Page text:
To Settle or Not to Settle? That is the Question
Not long after the recent Gaza war finally subsided, a familiar contentious issue reemerged. Following an investigation lasting several years Israel’s Civil Administration declared nearly one thousand acres south of Jerusalem, within the cluster of communities known as Gush Etzion, to be state land. This meant that new homes could be built for Jews. Or, in the reflexive common parlance: Israel was planning another “illegal settlement” on “Palestinian” land.
To the contrary. The Etzion bloc, located between Jerusalem and Hebron, currently comprises 18 communities with nearly 40,000 residents. Its modern origins are traceable to 1927, when Yemenite immigrants and ultra-Orthodox Jews established “Migdal Eder,” named after the biblical site (mentioned in Genesis 35:21) where Jacob pitched his tent after burying Rachel. Destroyed during the violent Arab riots of 1929, when the ancient Jewish community in nearby Hebron was also decimated, it was rebuilt between 1943 and 1947, only to be demolished yet again by marauding Arabs on the eve of Israel’s independence. More than 200 Jewish residents, who fought valiantly to the bitter end, were massacred. By Knesset decree, the day Gush Etzion fell became – and remains – the day of remembrance for Israeli soldiers killed in military action.
Following the Six-Day War, Hanan Porat, a child survivor of the Gush Etzion carnage, was determined to restore his vanquished community. Impelled by the politics of memory, he joined Rabbi Moshe Levinger and lawyer Elyakim Haetzni in urging “a Jewish vengeance of building, rebirth and return” in Hebron and Gush Etzion. Their resolute efforts were crowned with success. But in the eyes of the world (including myopic secular Israelis), the current Jewish inhabitants of these ancient Jewish communities are “settlers,” illegally occupying “Palestinian” land. In fact, like their ardent Zionist predecessors ever since the 19th century, they have returned to the ancient homeland of the Jewish people.
Predictable public furor erupted, outside and inside Israel, following the Civil Administration announcement. A State Department official declared “We have long made clear our opposition to continued settlement activity.” Al-Jazeera condemned “the latest and largest in a series of land grabs.” Peace Now warned that it could “dramatically change the reality” in the area. “Most countries,” noted The New York Times in a familiar trope, “consider Israeli settlements to be a violation of international law.” Times of Israel blogger Marc Goldberg, accusing Prime Minister Netanyahu of a land grab propelled by ulterior political motives, urged: “Forget the 1,000 acres, leave them for the Palestinians and enter into a new peace process with Mahmoud Abbas.”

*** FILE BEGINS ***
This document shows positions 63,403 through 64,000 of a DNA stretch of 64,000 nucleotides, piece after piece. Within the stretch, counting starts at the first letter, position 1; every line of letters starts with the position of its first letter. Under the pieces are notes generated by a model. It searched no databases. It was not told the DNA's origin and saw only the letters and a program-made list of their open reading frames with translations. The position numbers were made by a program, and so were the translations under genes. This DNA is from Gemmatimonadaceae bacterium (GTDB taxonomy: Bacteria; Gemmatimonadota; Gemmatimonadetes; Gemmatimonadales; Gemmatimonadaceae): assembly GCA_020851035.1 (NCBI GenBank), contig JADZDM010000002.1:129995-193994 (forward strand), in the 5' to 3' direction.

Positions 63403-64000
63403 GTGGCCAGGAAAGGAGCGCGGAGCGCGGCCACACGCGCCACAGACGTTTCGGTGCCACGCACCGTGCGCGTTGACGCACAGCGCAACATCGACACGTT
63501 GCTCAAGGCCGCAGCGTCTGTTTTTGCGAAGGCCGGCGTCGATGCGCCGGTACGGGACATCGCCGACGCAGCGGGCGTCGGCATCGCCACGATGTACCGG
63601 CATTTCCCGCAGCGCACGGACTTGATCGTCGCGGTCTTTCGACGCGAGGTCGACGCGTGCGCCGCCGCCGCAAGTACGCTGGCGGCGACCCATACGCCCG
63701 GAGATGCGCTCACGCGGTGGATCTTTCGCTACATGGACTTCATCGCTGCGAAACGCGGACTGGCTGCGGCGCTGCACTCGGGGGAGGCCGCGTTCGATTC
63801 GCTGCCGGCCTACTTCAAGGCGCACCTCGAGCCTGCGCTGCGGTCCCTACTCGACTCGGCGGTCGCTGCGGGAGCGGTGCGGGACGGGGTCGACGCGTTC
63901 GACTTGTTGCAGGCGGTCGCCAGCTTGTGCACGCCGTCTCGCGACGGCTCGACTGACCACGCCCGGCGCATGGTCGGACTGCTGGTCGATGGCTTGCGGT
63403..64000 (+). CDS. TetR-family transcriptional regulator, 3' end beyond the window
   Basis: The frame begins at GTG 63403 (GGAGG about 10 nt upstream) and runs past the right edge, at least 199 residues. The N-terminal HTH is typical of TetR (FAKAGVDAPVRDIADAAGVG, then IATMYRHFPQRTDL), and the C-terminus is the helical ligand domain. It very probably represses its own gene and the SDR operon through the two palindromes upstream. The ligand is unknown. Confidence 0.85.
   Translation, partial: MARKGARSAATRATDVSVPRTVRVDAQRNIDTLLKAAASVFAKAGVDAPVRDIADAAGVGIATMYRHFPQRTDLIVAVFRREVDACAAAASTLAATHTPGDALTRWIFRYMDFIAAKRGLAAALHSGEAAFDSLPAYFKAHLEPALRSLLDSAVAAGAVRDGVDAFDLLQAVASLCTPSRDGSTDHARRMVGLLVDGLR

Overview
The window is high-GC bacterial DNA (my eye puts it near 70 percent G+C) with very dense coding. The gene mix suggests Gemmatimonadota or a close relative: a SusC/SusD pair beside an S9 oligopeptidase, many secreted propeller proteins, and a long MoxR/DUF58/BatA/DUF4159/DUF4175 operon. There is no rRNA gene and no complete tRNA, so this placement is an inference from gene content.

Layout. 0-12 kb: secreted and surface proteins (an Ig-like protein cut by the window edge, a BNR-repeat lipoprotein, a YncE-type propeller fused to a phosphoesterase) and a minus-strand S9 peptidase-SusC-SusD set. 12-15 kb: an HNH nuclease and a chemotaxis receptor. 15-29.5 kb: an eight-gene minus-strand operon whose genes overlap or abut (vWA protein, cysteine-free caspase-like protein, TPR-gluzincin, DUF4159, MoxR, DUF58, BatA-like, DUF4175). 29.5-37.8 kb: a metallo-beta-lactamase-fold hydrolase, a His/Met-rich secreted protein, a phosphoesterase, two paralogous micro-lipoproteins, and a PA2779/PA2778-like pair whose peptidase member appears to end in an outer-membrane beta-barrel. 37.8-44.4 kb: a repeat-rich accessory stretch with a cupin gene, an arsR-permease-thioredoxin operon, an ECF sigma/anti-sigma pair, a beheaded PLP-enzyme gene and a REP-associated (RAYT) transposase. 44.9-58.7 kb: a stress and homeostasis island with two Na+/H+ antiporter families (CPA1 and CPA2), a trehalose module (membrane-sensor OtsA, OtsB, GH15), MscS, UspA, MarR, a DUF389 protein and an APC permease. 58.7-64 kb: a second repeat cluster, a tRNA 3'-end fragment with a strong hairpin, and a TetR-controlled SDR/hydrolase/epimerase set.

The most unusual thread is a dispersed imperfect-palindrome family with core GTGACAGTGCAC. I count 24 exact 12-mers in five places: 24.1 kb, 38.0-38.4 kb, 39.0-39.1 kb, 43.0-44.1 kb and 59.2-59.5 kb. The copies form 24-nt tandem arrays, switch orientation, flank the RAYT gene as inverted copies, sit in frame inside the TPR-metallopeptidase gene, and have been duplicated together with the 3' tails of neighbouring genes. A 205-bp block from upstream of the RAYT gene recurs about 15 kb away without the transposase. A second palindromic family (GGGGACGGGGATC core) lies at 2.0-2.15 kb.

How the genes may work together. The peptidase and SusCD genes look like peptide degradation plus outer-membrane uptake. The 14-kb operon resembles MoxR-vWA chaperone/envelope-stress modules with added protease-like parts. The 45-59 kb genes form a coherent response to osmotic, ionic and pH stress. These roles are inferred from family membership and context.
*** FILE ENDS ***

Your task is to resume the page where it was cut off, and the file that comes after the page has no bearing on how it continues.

The canard of settlement “illegality” should finally be put to rest. Despite the incessant claims of settlement critics, international law fails to support them. Article 80 of the United Nations Charter (known as the “Palestine clause”) preserved the right of the Jewish people to “close settlement” west of the Jordan River. Article 49 of the Fourth Geneva Convention (1949), frequently cited by settlement critics, declared that an “occupying Power shall not deport or transfer parts of its own civilian population into the territory it occupies.” Promulgated in the wake of forced Nazi population transfers during World War II, it hardly applied to the decisions of individual Jews (“settlers”) to return to their ancient homeland. Nor did the government of Israel “deport” Palestinians from, nor “transfer” Israelis to, biblical Judea and Samaria (Jordan’s “West Bank”) after the Six-Day War.
Following that war, the carefully framed language of UN Security Council Resolution 242 only required Israel to withdraw from “territories” – not from “the territories” or “all the territories” – that it gained during the Arab war to destroy the Jewish state. The absence of “the” was not an oversight; it was meant to assure Israel that the 1949 “Green Line” boundaries had been obliterated. As Undersecretary of State Eugene V. Rostow subsequently wrote: “The right of Jewish settlement in the area is equivalent in every way to the right of the existing [Palestinian] population to live there.”
If that provides insufficient legal support for the recent Israeli Civil Administration ruling, it might be noticed that the Oslo II Accord, signed by Rabin and Arafat at the White House in 1995, divided the West Bank into three zones. In Area A, Palestinians have full control; in Area B, there is mixed Palestinian and Israeli security control (and exclusive Palestinian civil control); and in Area C, Israel retains full military and civil control (including the power to zone and plan for development).
The territory generating the current international bruhaha is entirely within Area C, where Israel possesses every right under international law to develop, and – to use that despised word – “settle.” If not in the land between Hebron and Jerusalem, the capitals of ancient Israel, then where?
On Wednesday the Jerusalem Local Building and Planning Committee approved a large construction proposal for an Arab neighborhood in East Jerusalem with 2,200 homes. Israel’s settlement critics remain silent. Might there be a double-standard?
Jerold S. Auerbach is a frequent contributor to The Algemeiner and other publications.